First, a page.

With the current state of the economy, losing one’s wealth is a relatable topic. People are now becoming increasingly familiar with living one day as the cream of the crop and living the next without access to riches. When the story of the Bouvier-Beales was first presented in the 1975 documentary “Grey Gardens,” the public became fascinated by the story of a mother and daughter related to Jackie Kennedy who were discovered to be living in squalor in the East Hamptons. Despite living in the lap of luxury throughout the 1930s and 1940s, the duo (Big and Little Edie) ultimately became a cautionary tale of money management and codependency. When a documentary crew interviewed them for a film about the Bouviers, the two were discovered in utter filth, without electricity or running water with diseased cats and raccoons roaming throughout the house. Through actual footage, the unhealthy relationship between the mother and daughter was revealed.
HBO’s interpretation of the documentary premiered last Saturday, showcasing incredible storytelling and mesmerizing performances by the two lead actresses. Jessica Lange impressively portrays Big Edie as a gregarious broad, eager to sing at local Hamptons parties and determined to marry her daughter off to a suitable beau. Lange has graciously endured hours of makeup to appear as Big Edie later in life—she genuinely looks like a woman in her 80s, down to the ragged teeth and saggy arms. Lange gives a tour-de-force performance as a woman who refuses to be a wallflower, and is so set on living life to the fullest that she barely notices when her own life has become unmanageable.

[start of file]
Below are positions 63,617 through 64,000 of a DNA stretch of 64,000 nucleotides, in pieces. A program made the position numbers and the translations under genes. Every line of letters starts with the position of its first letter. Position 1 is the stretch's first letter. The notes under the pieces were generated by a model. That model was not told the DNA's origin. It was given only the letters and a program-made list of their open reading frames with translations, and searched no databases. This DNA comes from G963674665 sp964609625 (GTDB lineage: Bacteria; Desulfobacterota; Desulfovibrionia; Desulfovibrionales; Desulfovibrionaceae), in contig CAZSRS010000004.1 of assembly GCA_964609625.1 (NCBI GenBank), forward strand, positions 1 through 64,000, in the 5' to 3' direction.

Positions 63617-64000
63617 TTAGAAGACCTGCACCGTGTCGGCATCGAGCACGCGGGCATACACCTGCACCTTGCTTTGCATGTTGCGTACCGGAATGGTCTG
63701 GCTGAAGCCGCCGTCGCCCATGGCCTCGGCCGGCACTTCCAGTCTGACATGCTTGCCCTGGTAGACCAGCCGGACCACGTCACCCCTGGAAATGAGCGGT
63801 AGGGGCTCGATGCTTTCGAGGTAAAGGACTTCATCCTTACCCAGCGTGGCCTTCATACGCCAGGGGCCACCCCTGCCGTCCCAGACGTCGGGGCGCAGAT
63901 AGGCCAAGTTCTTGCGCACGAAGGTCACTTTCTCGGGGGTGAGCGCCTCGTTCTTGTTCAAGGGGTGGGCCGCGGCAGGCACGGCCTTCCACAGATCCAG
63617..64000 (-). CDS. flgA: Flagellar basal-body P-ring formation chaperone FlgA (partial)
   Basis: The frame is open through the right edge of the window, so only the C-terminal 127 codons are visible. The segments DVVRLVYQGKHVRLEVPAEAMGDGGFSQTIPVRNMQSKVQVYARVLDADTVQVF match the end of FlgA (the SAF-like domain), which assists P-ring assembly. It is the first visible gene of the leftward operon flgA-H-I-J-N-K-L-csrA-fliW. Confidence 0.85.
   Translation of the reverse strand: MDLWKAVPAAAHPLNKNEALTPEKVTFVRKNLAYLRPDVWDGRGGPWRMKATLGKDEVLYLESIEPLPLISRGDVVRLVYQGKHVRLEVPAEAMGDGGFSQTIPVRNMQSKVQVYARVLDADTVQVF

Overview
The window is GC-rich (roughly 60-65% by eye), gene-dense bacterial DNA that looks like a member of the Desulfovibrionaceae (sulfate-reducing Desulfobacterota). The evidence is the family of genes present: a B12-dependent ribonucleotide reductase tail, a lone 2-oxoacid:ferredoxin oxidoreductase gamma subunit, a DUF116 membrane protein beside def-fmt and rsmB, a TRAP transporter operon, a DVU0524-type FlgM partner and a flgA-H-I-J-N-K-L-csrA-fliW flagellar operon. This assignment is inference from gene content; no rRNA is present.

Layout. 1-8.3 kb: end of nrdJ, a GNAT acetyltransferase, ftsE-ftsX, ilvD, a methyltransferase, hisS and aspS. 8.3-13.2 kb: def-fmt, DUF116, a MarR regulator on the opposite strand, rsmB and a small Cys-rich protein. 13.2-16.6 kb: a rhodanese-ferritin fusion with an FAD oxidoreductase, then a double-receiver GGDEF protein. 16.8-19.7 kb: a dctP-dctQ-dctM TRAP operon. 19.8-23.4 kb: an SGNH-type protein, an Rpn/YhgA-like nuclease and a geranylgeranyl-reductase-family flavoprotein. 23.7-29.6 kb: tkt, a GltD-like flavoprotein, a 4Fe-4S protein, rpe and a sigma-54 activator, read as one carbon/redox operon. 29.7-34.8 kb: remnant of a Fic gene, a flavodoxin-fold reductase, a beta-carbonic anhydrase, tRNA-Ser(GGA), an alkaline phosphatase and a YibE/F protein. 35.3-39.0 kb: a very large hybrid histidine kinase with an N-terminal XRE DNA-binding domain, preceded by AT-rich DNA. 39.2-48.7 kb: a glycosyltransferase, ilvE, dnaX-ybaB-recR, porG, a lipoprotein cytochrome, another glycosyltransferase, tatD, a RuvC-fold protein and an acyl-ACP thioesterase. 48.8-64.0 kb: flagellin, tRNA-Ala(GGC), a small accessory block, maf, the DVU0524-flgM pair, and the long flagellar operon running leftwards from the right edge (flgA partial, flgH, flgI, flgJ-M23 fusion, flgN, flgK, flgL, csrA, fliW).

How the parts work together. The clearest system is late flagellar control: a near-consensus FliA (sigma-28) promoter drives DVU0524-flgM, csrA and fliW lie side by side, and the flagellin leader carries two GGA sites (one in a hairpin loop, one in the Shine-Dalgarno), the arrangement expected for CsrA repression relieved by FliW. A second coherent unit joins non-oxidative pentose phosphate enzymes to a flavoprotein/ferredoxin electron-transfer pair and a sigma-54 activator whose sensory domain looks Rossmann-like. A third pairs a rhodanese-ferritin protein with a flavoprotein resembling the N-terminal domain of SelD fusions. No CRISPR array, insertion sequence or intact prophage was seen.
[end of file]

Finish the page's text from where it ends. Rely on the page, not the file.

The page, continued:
While two-time Oscar winner Lange is impressive, it is Drew Barrymore, as Little Edie, who truly steals the movie. There were industry concerns over the casting of Barrymore. She has previously been in romantic comedies, starring and producing movies like “Never Been Kissed” and “Fever Pitch.” However, the actress dove into the role and completely became the character for this project. She plays Little Edie with reverence and sympathy, displaying her highs and lows with equal respect. Barrymore even successfully conquered the accent, while forgetting her usual side-mouthed speech patterns (the actress has admitted that she took over a year of classes with a diction coach to sound like Little Edie.)
Although only in a few scenes, Jeanne Tripplehorn is amazingly subtle as Jackie Kennedy Onassis (she is already married to Ari in the scene in which she appears in.) Tripplehorn has been doing a remarkable job as Barb Henrickson on HBO’s other show “Big Love,” and she adds a quiet glamour to the other more boisterous characters in this movie.
The film is excellently written and directed by Michal Sucsy, and the dialogue contains enough saucy quips and witticisms from the two Edies to make up for the otherwise sobering account of the women. But the costuming in the film is by far the most impressive part of the production. Catherine Marie Thomas has blended together a slew of glamorous gowns from the 30s and the eccentric turbans and capes that Little Edie grows to love later in her life.
This movie is airing repeatedly over the next month on HBO—be sure to catch it for a glimpse into the lives of these captivating women.